Echocardiographic Characterization of Left Ventricular Radial and Circumferential Wall Motion in Horses Using Strain, Strain Rate, and Displacement by 2D Speckle Tracking: Methodology and Reliability
Echocardiographic assessment of left ventricular (LV) function in horses is currently limited to subjective evaluation and calculation of two-dimensional ejection phase indices. The goal of this study was to show the feasibility, describe the techniques, and determine the reliability of 2D speckle tracking (2DST) for characterization of LV radial and circumferential wall motion that could be useful for assessment of regional and global LV systolic and diastolic function in horses.
Six healthy, adult horses were included. Repeated echocardiographic examinations were performed by two independent observers in unsedated horses, using a GE Vivid 7 echocardiograph. A right-parasternal short-axis view of the LV at the level of the chordae tendineae was imaged in 2D mode at a frame rate between 59 and 73 FPS. 2DST analyses were performed blinded and in random order using the GE EchoPac Software (v6.1.2). Measurements included circumferential and radial peak-systolic strain (SC, SR); circumferential and radial strain rate during systole (SrC-S; SrR-S), early diastole (SrC-E; SrR-E), and late diastole (SrC-A; SrR-A); and maximum systolic radial displacement (DR). All measurements were reported by the software as average over each of six LV wall segments. Global strain, global strain rate, and global displacement were then calculated as averages over all segments. Reliability of 2DST was assessed by calculating measurement variability, within-day interobserver variability, between-day intraobserver variability, and between-day interobserver variability of all variables. Variability was reported as coefficient of variation (CV) in per cent.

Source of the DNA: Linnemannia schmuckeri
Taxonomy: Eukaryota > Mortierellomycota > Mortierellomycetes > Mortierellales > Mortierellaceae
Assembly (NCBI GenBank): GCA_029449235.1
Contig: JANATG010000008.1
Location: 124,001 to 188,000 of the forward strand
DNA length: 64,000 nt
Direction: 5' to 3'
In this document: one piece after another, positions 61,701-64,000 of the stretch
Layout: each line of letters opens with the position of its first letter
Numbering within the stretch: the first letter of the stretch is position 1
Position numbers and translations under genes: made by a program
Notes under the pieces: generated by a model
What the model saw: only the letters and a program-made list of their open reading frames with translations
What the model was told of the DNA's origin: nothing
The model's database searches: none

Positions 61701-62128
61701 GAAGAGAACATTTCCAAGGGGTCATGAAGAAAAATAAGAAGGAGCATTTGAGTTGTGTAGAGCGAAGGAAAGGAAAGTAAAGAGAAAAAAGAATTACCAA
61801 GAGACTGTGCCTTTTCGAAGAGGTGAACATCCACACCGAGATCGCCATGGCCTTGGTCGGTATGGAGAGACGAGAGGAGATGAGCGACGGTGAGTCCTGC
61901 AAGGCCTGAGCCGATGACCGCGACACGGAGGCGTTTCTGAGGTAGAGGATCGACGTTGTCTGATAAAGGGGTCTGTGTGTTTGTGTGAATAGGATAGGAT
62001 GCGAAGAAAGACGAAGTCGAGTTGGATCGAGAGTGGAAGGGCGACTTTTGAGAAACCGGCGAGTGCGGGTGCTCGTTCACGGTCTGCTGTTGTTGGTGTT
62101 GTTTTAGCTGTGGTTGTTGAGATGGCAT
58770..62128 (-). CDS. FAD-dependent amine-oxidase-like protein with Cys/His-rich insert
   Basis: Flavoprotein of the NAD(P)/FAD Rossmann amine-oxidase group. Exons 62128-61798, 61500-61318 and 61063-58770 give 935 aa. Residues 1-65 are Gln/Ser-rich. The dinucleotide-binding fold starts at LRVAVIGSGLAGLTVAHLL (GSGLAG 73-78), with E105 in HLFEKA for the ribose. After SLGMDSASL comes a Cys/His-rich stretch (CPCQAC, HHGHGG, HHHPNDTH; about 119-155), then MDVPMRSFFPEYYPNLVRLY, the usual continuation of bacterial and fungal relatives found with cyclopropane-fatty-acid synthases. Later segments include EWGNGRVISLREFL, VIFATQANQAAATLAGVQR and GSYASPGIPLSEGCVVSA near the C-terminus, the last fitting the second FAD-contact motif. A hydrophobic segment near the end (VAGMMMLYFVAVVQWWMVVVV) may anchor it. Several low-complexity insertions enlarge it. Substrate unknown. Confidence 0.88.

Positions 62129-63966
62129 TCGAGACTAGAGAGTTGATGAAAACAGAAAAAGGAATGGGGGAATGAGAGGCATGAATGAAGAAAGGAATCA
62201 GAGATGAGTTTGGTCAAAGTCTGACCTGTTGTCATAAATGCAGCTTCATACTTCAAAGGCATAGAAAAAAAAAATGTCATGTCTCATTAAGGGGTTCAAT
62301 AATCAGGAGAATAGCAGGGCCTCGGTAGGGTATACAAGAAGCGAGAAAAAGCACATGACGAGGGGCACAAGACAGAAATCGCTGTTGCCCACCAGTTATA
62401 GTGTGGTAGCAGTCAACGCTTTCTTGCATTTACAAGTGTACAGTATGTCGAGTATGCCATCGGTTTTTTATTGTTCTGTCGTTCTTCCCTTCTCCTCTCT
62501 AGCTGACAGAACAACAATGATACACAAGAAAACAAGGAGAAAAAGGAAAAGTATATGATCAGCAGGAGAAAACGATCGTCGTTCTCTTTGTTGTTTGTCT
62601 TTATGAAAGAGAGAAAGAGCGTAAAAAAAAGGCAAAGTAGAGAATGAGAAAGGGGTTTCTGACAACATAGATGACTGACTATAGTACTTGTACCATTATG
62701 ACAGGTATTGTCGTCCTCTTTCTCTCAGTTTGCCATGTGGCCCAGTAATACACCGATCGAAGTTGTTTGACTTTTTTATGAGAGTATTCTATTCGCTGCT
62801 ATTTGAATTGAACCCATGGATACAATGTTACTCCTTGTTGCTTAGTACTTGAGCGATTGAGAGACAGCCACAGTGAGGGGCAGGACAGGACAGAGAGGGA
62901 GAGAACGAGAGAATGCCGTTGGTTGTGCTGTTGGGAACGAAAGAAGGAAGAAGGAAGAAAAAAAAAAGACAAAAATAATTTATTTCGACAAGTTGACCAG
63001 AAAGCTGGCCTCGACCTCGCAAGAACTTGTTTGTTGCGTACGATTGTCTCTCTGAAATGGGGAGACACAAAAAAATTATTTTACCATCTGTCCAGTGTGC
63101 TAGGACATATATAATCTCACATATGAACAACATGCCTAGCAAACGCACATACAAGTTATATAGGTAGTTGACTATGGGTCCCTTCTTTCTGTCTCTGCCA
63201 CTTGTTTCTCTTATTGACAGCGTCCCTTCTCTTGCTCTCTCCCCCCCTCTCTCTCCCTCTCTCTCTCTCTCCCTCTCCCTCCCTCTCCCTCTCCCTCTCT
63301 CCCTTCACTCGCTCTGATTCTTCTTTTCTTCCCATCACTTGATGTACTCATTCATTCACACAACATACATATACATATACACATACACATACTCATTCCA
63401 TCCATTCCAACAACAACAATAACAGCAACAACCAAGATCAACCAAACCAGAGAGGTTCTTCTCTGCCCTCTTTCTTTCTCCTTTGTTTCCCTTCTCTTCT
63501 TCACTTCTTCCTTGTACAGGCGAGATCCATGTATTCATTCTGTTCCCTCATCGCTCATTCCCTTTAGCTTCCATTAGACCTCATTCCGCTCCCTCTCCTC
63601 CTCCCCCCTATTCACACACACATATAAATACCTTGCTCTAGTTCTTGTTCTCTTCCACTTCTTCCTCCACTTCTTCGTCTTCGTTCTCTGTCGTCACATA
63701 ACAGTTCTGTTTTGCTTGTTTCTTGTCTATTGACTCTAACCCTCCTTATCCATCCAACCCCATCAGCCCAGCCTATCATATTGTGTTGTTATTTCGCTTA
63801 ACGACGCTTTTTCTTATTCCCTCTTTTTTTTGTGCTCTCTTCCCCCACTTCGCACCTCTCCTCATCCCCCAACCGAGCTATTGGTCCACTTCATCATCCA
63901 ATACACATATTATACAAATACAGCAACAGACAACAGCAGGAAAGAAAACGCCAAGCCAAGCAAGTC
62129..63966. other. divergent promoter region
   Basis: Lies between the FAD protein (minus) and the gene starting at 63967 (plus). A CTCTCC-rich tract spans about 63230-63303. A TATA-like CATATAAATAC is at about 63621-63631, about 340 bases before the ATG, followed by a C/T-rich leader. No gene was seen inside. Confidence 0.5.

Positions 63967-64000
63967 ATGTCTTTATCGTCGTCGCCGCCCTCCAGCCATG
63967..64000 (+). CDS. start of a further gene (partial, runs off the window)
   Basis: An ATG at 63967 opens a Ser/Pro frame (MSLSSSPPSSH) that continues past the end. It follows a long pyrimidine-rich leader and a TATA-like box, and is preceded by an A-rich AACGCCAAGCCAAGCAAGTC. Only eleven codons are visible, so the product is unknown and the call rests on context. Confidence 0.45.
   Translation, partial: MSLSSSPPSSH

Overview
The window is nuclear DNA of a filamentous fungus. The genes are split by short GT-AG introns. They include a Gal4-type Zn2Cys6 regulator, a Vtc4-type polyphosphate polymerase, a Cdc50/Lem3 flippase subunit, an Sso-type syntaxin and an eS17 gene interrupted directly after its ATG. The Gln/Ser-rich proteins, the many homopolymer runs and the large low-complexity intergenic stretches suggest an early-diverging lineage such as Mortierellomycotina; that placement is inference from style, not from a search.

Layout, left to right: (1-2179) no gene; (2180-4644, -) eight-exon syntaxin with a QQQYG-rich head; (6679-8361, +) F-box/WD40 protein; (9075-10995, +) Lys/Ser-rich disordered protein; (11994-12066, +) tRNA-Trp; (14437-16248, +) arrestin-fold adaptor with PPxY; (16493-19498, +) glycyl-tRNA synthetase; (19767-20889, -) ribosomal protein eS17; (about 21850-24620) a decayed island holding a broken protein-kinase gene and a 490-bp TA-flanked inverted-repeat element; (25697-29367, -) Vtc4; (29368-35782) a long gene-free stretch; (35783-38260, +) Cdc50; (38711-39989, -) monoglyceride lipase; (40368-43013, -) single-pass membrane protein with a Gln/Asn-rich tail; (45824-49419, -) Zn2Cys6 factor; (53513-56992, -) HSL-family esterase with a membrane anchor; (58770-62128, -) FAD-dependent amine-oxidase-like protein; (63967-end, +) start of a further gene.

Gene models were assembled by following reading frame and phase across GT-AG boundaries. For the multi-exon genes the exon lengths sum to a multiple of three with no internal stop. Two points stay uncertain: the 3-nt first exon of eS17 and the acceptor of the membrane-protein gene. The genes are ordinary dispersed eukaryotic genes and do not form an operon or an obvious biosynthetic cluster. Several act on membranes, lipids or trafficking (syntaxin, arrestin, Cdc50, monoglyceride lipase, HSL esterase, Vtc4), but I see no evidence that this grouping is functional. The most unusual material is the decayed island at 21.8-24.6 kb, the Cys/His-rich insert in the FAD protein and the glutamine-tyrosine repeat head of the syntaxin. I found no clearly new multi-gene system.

2DST analyses were possible for all recordings in which at least one complete cardiac cycle was available. The automated tracking seemed accurate during systole but inaccurate during early diastole based on visual assessment by the operator. Generally, reliability was higher for SR and SrR compared to SC and SrC. For segmental SR, SrR-S, and DR, measurement error, within-day interobserver variability, between-day intraobserver variability, and between-day interobserver variability, respectively, were 2.4-12.4% [range of CV], 7.6-33.1%, 11.1-22.4%, and 8.8-26.5%. For global SR, SrR-S, and DR they were 4.1-6.3%, 12.6-15.3%, 12.0-16.1%, and 12.0-15.7%.
We conclude that global SR, SrR-S, and DR can be reliably characterized in horses by use of 2DST. Circumferential strain and strain rate measurements are less reliable. Diastolic strain rate measurements may not be valid due to inaccurate tracking, possibly related to under-sampling. The use of longitudinal strain and strain rate by 2DST, determination of the clinical value of 2DST for assessment of LV systolic function and LV synchrony at rest and during stress-testing, and its applicability to horses with cardiac disease will require further investigation.